In addition to the aforementioned, the federal relief sought by Plaintiff is barred under the Rooker-Felman doctrine. In Counts I and II, Plaintiff seeks to set aside the judgment handed down in the state action or, in the alternative, vacate the Pennsylvania Superior Court's decision to quash Plaintiff's appeal. Plaintiff's requests for relief are squarely focused upon reversing the outcome of his unsuccessful state court appearance. Such requested relief would reverse or nullify the ruling of either the Court of Common Pleas or the Superior Court, which is barred pursuant to the Rooker-Feldman doctrine. Under Rooker-Feldman, this Court plainly lacks jurisdiction to grant this relief. See Travis, 226 F. Supp.2d at 668. As such, the claims, including their requested relief, contained within Plaintiff's Amended Complaint are inextricably intertwined with the state court adjudication. Consequently, the Rooker-Feldman doctrine precludes the Court from exercising subject matter jurisdiction over Plaintiff's claims. Therefore, the Court dismisses Plaintiff's action for lack of subject matter jurisdiction under Rooker-Feldman.*fn5

  B. Plaintiff's Motion to Amend Page 9

  In Plaintiff's response to the Defendants' Motion to Dismiss, he requests leave to file a Second Amended Complaint that "replaces the Superior Court and Court of Common Pleas on the caption with the names of every Superior Court Judge and the Common Pleas Court Judges referenced in the Amended Complaint."*fn6 (Pl.'s Answ. Defs.' Mot. to Dismiss at 2). Under Federal Rule of Civil Procedure 15(a), "leave to amend shall be freely given, in the absence of circumstances such as undue delay, bad faith or dilatory motive, undue prejudice to the opposing party or futility of amendment." Flynn v. Best Buy Auto Sales, 218 F.R.D. 94, 96 (E.D. Pa. 2003)(quotation and internal quotation marks omitted); see also Cowell v. Palmer Township, 263 F.3d 286, 296 (3d Cir. 2001)(stating that "leave to amend need not be granted when amending the complaint would clearly be futile"). Regarding futility of amendment, "[a]n amendment is futile if the amended complaint cannot withstand a motion to dismiss." Williams v. Phila. Hous. Auth., 826 F. Supp. 952, 954 (E.D. Pa. 1993)(citation omitted). The Court has reviewed Plaintiff's proposed amendments and concludes that granting him leave to file a Second Amended Complaint would be futile. It is clear that permitting Plaintiff to amend his Amended Complaint to include the names of the pertinent state court judges on the caption would be futile because such a revision has no bearing on the Court's lack of jurisdiction under the Rooker-Feldman doctrine. Accordingly, Plaintiff's request for leave to amend is denied.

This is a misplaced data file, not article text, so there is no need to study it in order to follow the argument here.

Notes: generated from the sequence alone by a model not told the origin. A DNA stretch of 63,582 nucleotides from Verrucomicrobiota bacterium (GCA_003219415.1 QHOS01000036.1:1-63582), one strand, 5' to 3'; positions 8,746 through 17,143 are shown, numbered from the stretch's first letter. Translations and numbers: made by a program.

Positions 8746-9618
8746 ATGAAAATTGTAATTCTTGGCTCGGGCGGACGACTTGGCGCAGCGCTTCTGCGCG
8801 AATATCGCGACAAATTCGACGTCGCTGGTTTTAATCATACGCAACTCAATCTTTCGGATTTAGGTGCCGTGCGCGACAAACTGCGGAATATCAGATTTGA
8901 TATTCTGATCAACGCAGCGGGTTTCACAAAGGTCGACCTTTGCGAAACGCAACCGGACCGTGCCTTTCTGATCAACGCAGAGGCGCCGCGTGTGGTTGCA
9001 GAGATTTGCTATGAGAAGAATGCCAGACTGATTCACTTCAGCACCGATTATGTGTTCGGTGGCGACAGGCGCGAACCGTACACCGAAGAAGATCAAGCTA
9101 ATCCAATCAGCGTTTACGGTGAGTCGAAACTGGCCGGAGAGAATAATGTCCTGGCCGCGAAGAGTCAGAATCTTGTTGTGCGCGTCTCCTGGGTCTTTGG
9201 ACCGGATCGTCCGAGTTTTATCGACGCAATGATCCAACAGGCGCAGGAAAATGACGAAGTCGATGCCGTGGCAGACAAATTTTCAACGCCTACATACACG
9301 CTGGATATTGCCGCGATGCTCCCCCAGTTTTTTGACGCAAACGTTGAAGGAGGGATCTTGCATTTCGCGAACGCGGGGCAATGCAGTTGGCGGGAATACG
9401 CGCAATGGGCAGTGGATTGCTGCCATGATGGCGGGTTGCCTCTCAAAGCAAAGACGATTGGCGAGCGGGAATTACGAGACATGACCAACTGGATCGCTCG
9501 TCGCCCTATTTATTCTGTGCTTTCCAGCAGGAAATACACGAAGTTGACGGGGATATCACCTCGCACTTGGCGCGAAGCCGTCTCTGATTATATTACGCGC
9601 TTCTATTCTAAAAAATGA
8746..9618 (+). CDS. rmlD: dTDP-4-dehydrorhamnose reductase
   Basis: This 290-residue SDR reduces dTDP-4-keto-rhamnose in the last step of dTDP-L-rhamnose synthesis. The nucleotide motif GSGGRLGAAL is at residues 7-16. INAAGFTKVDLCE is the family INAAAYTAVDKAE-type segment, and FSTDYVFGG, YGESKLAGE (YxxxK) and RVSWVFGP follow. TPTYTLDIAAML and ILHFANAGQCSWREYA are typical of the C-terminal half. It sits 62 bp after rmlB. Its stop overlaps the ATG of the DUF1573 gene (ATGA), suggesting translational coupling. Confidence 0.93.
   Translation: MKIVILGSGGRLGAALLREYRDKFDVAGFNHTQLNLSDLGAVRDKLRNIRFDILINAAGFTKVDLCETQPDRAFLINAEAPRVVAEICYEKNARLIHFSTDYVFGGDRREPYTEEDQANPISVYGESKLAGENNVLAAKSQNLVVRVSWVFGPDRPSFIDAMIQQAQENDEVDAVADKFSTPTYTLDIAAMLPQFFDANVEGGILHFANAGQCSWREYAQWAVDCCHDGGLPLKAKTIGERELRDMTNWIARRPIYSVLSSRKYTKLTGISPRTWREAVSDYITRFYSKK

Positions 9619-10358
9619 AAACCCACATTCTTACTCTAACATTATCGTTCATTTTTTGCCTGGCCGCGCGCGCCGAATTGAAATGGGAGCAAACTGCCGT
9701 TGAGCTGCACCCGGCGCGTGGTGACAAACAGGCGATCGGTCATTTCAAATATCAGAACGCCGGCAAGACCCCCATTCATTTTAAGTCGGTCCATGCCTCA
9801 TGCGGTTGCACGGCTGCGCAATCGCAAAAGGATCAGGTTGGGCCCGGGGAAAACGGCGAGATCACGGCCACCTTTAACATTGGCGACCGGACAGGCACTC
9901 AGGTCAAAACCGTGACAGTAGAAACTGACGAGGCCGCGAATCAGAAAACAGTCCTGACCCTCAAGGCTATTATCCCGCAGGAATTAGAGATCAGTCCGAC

IV. CONCLUSION Page 10

  As explained earlier, the Court has a special obligation to liberally construe Plaintiff's allegations due to the fact that he is a pro se litigant. Nevertheless, after consideration of Plaintiff's claims, including the requested relief contained therein, the Court finds that Plaintiff cannot prove any set of facts in support of his claim which would entitle him to relief. Plaintiff's claims and requests for relief are inextricably intertwined with the decisions of the Court of Common Pleas and the Superior Court of Pennsylvania. Thus, under Rooker-Feldman, the Court lacks subject matter jurisdiction over Plaintiff's action. Regarding Plaintiff's request for leave to amend, it is denied because the Court finds that such amendment would be futile.

  An appropriate Order follows. Page 11

  ORDER